The last time I was in Romania, it was with a bunch of outdoorsy types who actually liked sleeping on the ground outside with the bears. This time around, I was promised we'd be staying in actual cities, mainly in the homes of friends and relatives of our guides. Visions of huge, overstuffed European feather beds and indoor plumbing filled my head. Showers, flush toilets, the whole package. Jeez, you think I woulda learned the last time.

Anyway, I'm getting ahead of myself here. It's a clever literary device, you see, intended to draw the reader into the story...but I digress (another literary device, actually...well, never mind).

The Great Romanian Eclipse Expedition left Los Angeles on Wednesday, August 4, 1999. Besides myself and huge bag of heavy camera gear, there was Pam Bloxham, who had become a convert when she went with me to the 1991 eclipse in Baja California, and Dave & Kathy Lindquist, who were neophytes. Another member of our merry band, Didina Cazacu, was flying in separately from Canada. Didina is a Romanian engineer I'd met through my job when she was at the Bucharest office, and has since moved to Canada. Our main guide would be Radu Chiculescu, a friend of Didina's who lives in Bucharest, and his daughter Lucy.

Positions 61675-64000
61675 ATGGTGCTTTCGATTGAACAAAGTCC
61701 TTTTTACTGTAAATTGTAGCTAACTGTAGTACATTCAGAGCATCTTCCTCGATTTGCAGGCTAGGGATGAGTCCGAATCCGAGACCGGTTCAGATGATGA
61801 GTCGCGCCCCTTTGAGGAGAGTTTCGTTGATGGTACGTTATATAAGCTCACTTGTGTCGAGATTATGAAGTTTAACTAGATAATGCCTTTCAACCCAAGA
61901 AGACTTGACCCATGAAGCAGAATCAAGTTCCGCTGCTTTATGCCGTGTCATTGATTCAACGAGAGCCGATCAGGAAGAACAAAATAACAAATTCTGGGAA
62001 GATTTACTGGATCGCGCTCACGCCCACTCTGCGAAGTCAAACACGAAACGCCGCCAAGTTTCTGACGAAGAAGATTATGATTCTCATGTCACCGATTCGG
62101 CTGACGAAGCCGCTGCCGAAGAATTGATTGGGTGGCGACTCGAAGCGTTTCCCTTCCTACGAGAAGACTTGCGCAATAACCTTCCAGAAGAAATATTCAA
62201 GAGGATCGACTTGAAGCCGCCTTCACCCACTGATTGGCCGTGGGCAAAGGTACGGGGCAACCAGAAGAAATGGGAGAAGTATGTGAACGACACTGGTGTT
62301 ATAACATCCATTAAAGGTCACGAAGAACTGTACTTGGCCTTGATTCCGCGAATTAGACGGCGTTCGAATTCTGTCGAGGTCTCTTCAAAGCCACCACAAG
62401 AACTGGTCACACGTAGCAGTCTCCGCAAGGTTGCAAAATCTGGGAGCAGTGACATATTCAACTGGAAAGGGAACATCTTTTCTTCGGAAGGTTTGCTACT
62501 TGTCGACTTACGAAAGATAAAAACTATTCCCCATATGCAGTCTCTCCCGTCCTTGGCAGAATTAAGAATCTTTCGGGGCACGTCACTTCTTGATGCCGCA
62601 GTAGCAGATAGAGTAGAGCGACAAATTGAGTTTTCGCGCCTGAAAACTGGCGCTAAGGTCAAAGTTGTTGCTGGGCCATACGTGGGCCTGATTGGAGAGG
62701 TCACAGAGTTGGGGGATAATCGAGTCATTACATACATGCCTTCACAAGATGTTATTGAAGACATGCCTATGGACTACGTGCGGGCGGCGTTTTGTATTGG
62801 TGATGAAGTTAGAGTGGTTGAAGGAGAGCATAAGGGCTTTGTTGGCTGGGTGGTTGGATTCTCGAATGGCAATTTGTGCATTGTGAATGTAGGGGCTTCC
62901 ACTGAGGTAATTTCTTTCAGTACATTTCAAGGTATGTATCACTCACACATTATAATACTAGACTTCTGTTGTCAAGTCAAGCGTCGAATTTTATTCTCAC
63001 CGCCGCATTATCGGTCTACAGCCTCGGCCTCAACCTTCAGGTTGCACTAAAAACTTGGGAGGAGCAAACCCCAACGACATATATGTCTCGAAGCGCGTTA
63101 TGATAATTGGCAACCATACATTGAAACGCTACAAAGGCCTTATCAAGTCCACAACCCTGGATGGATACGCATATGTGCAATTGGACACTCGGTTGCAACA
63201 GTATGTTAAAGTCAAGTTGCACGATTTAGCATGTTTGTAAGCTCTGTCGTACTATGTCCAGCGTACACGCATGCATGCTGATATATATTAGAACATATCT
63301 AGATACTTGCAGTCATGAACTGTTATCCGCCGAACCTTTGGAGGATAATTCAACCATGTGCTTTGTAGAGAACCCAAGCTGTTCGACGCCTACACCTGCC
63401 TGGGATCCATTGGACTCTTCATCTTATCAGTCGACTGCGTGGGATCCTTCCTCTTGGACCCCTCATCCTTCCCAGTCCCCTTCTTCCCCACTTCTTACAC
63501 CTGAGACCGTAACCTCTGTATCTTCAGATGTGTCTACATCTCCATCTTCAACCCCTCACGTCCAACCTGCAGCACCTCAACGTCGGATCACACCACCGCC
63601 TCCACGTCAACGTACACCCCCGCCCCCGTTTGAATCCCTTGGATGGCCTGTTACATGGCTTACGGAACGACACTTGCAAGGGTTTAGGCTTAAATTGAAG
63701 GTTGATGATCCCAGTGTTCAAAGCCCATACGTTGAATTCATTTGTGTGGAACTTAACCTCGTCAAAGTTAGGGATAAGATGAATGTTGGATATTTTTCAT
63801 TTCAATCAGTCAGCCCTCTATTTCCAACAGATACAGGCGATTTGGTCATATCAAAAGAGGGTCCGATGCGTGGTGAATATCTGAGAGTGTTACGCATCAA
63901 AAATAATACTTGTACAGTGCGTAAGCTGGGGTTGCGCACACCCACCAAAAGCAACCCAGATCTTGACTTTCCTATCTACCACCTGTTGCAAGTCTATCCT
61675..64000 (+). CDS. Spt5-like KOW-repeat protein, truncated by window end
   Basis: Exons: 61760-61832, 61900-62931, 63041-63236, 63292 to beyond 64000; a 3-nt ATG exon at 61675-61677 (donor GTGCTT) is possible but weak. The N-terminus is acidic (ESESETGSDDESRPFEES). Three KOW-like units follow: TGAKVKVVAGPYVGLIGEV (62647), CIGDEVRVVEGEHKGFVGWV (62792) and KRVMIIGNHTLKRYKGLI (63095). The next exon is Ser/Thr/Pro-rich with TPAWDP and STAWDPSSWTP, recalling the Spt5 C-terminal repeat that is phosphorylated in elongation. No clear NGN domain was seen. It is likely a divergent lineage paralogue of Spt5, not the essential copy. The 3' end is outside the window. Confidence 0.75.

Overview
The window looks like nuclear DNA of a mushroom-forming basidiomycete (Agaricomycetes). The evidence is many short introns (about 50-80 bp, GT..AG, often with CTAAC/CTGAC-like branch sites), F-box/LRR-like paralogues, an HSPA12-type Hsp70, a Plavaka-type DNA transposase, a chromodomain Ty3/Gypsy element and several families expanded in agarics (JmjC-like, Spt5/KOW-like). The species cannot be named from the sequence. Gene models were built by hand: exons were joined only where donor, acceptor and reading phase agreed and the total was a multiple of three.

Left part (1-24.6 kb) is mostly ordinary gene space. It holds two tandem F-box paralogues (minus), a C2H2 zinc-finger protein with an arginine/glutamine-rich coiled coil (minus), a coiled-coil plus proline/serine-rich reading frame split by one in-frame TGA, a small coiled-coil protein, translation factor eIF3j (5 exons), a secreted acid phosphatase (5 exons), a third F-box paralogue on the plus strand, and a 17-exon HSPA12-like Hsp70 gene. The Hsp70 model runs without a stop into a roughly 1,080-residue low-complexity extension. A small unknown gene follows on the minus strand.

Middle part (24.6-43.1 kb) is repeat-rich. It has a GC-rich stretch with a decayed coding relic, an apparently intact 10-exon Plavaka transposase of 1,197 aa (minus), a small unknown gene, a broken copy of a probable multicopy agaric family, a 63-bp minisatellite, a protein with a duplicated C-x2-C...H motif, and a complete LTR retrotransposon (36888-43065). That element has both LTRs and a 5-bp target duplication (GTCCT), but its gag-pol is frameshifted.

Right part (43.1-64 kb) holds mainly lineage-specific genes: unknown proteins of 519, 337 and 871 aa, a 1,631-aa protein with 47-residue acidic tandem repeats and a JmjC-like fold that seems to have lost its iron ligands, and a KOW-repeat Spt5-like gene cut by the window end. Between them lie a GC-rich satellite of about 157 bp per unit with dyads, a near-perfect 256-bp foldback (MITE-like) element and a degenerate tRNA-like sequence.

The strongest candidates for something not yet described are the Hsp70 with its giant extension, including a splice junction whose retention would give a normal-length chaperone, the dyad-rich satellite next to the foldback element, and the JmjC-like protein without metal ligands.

The plan was to fly into Hungary and spend a couple days looking around Budapest, then to take the train down to the northern Romanian city of Cluj, where we would meet up with Didina, Radu, and Lucy. From there, we'd head down to the town of Ramnicu Valcea, which was near the center point of the eclipse, and then spend a leisurely couple of weeks touring around Romania, followed by a train ride back to Budapest and the trip home. Yeah, a real simple it turns out, my new catchphrase on this trip became "this wasn't in the brochure."